As many Americans are aware, the government disaster known as Obamacare continues to plague citizens who are in desperate need of health care coverage that’s affordable for themselves and their families.
The promises made by former President Obama regarding his signature health care legislation have mostly been broken, such as being able to keep your own doctor, being able to keep the health plan you had before Obamacare was enacted, saving at least $2500 per year per family, being able to choose from multiple insurers within the program… the list goes on and on — not to mention the debacle that was the Obamacare website, which crashed upon launching and cost the government an unheard-of five billion dollars.
In the years since Obamacare was initiated, premiums have increased by as much as 223 percent, making the program unaffordable for middle-class families in 94 percent of American cities. Specifically, for families earning just over $80,000 per year annually or more, their income bracket means they don’t qualify for government subsidies for health care. Based on average Obamacare premium increases, these families would have to either earn $30,000 more than they currently do or shell out the equivalent of the cost of a second mortgage to pay for health care.
When less people are able to afford Obamacare’s high premiums and still don’t qualify for subsidies, premiums must rise even higher to pay all the costs of the program — in essence, it’s a self-defeating cycle that can only end in the failure and collapse of Obamacare.
Currently, the government considers health insurance “unaffordable” when premiums for any of the lowest-priced plans in an Obamacare market cost more than 8.16 percent of a particular household’s MAGI, or modified adjusted gross income. At this point, families and individuals can qualify for exemptions from Obamacare’s individual mandate requirement to buy insurance.
Says insurance marketplace eHealth CEO Scott Flanders, “Coverage under the Affordable Care Act is becoming seriously unaffordable for many families, even by Obamacare’s own rules. I find it hard to believe that the framers of the law ever intended the cost of family health insurance to rival that of a second mortgage. Without the introduction of lower-cost options into the market or expanded government subsidies, many middle-income Americans are in danger of being priced out of the health insurance market entirely.”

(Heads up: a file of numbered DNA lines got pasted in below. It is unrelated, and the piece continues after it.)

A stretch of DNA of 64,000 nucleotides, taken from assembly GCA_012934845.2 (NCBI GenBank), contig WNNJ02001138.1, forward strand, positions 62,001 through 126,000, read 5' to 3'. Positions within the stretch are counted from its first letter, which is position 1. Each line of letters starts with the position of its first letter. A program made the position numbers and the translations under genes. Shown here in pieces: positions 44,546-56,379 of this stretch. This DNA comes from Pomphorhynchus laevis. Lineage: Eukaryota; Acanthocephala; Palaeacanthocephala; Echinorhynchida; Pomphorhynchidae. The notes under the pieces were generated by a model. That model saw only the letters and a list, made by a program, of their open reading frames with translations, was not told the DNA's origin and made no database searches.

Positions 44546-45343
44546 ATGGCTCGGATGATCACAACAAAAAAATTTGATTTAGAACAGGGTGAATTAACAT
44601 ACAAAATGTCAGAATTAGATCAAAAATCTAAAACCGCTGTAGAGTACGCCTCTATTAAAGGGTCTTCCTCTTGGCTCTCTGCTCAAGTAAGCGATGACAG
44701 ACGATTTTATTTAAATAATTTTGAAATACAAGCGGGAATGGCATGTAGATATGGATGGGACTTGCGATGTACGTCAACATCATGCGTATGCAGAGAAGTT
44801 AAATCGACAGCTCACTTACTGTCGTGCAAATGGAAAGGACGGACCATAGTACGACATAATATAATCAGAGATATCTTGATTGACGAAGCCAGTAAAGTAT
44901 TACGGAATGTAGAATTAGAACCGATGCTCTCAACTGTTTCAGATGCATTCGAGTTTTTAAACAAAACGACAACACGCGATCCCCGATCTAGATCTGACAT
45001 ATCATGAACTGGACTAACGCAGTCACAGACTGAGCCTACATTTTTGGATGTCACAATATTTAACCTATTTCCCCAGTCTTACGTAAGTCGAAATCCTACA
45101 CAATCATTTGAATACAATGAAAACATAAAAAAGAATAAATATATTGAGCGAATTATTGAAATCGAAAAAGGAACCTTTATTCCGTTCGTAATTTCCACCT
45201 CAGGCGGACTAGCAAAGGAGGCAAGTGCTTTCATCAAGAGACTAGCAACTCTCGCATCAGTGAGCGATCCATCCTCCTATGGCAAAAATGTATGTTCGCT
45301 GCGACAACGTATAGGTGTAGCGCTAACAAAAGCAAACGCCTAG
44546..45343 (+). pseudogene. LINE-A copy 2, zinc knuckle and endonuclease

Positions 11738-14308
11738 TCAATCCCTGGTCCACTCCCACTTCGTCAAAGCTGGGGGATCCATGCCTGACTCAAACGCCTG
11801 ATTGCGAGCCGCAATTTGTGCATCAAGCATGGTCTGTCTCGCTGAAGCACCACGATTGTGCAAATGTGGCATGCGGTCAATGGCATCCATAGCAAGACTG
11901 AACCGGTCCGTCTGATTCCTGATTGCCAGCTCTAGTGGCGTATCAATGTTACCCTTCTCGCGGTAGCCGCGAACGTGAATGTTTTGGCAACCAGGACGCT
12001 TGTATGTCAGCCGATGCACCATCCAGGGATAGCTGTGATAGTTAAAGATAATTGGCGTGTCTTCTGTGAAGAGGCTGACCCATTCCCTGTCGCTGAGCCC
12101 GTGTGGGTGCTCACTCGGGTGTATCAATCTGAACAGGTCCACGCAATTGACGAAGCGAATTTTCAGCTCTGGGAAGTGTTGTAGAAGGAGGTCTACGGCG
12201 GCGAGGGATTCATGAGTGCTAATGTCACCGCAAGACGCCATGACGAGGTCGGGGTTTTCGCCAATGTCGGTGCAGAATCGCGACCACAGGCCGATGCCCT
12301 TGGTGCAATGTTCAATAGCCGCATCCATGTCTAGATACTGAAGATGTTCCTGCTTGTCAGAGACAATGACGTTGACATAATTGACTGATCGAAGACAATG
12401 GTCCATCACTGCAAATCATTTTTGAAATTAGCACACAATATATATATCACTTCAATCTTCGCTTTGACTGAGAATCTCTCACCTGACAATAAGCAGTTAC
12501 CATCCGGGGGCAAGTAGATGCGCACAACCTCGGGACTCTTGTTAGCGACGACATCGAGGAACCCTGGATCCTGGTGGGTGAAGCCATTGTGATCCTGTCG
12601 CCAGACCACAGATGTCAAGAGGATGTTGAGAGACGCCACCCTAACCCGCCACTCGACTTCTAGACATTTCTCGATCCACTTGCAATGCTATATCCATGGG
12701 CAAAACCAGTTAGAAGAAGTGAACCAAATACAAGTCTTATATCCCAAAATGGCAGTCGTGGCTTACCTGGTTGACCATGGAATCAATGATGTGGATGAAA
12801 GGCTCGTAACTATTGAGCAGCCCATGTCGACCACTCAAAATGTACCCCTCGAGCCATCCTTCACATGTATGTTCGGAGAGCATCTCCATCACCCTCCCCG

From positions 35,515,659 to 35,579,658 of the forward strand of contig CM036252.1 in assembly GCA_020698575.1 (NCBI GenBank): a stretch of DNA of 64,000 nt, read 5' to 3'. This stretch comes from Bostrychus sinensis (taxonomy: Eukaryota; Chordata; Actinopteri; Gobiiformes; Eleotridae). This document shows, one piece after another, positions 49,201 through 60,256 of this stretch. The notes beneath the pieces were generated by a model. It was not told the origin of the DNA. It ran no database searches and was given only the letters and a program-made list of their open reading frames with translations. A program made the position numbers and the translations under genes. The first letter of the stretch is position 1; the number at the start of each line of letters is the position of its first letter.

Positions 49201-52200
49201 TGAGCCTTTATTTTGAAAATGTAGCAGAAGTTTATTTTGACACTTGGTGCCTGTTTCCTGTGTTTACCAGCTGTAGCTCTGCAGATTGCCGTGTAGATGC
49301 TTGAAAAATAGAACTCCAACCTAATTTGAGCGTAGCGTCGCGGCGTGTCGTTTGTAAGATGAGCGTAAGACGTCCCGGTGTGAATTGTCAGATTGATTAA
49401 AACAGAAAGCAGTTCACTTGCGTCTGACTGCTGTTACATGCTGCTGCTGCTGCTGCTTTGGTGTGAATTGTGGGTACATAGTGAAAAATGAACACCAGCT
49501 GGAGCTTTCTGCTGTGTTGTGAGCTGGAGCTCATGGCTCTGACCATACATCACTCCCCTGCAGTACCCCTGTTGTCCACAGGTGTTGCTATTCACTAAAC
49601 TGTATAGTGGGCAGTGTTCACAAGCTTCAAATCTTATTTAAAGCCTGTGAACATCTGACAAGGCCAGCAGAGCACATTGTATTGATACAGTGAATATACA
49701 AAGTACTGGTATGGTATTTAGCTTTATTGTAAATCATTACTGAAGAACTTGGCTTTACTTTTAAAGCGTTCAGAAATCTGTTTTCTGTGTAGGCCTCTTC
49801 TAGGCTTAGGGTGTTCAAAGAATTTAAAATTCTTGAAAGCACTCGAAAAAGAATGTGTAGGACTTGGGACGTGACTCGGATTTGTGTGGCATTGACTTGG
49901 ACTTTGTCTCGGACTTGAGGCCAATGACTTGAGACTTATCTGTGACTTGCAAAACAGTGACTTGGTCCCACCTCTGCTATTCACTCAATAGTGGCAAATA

In a study, Flanders’ eHealth looked at the cost of Obamacare plans in 50 different cities, assuming a 10-percent across-the-board premium increase for 2018. eHealth looked at the lowest-priced Obamacare plans for families containing three people (two adults aged 35 and one child). Using the same model in all cases along with data from the Obamacare website, eHealth and the New York City health care exchange, the study found that in 47 out of 50 cities, the lowest-priced Obamacare plans would be unaffordable for families earning four times the federal poverty level (roughly $82,000 per year — the level at which they would be ineligible for Obamacare subsidies).
Stated another way, a family of three people in Charlotte, North Carolina earning a combined $81,884, for example, would have to spend at least 18 percent of their gross pre-tax income to buy even the cheapest Obamacare issuance plan for themselves in that market. After tax, the percentage rises to over 20 percent. In order for Obamacare premiums to be considered “affordable” for this family by government standards, their income would have to rise to $184,129 or more. In Phoenix, Arizona, this amount would be $173,645. In Raleigh-Durham, North Carolina, it would be $149,414. In Lincoln, Nebraska, it would be $149,395. In fact, these amounts are consistently over $100,000 in 27 of the 50 cities in the study — more than half of the locales surveyed.
Given these admissions by the government that Obamacare is rapidly becoming unaffordable, one has to wonder at what point voters will say enough is enough and declare that the program is a failure, forcing legislators to repeal it once and for all. Many observers say that given average premium increases of 16 percent over the last four years — with no end in sight — that day is rapidly approaching.
The number of counties where there’s expected to be only one choice of insurer for Obamacare in 2018 will be 1,388 — roughly one-third of all U.S. counties. At present, in 38 counties across the U.S., 25,000 people are at risk of having no Obamacare insurers at all, in which case they would have to seek out expensive non-Obamacare insurance if they wanted to be insured at all. Since the dysfunctional program began, more than a dozen large insurers have exited marketplace exchanges, and that number will only rise in the future.
Fewer choices mean even higher prices for consumers. With more people choosing to forego Obamacare coverage and instead pay a penalty for doing so, there’s less money to cover the people who are truly ill. The sickest five percent of Americans are responsible for half of all health care costs.
Indeed, as bad word about Obamacare spreads, there will be fewer and fewer enrollments, which creates a “death spiral” that analysts have discussed at length in the press. In the last year, for the first time since Obamacare was enacted, less people enrolled in the program than did in the previous year. Many observers say this is hard evidence the Obamacare “death spiral” is well underway and may be impossible to stop, unless the Trump administration were to give extra incentives for people to sign up for the program or for more insurers to re-enter the Obamacare insurance exchanges; otherwise, it’s hard to see how these trends can reverse.
While it’s difficult to pin an exact date on when Obamacare could be considered a total failure, Americans’ tolerance for insurance premiums they can’t afford is dwindling by the day.
~ American Liberty Report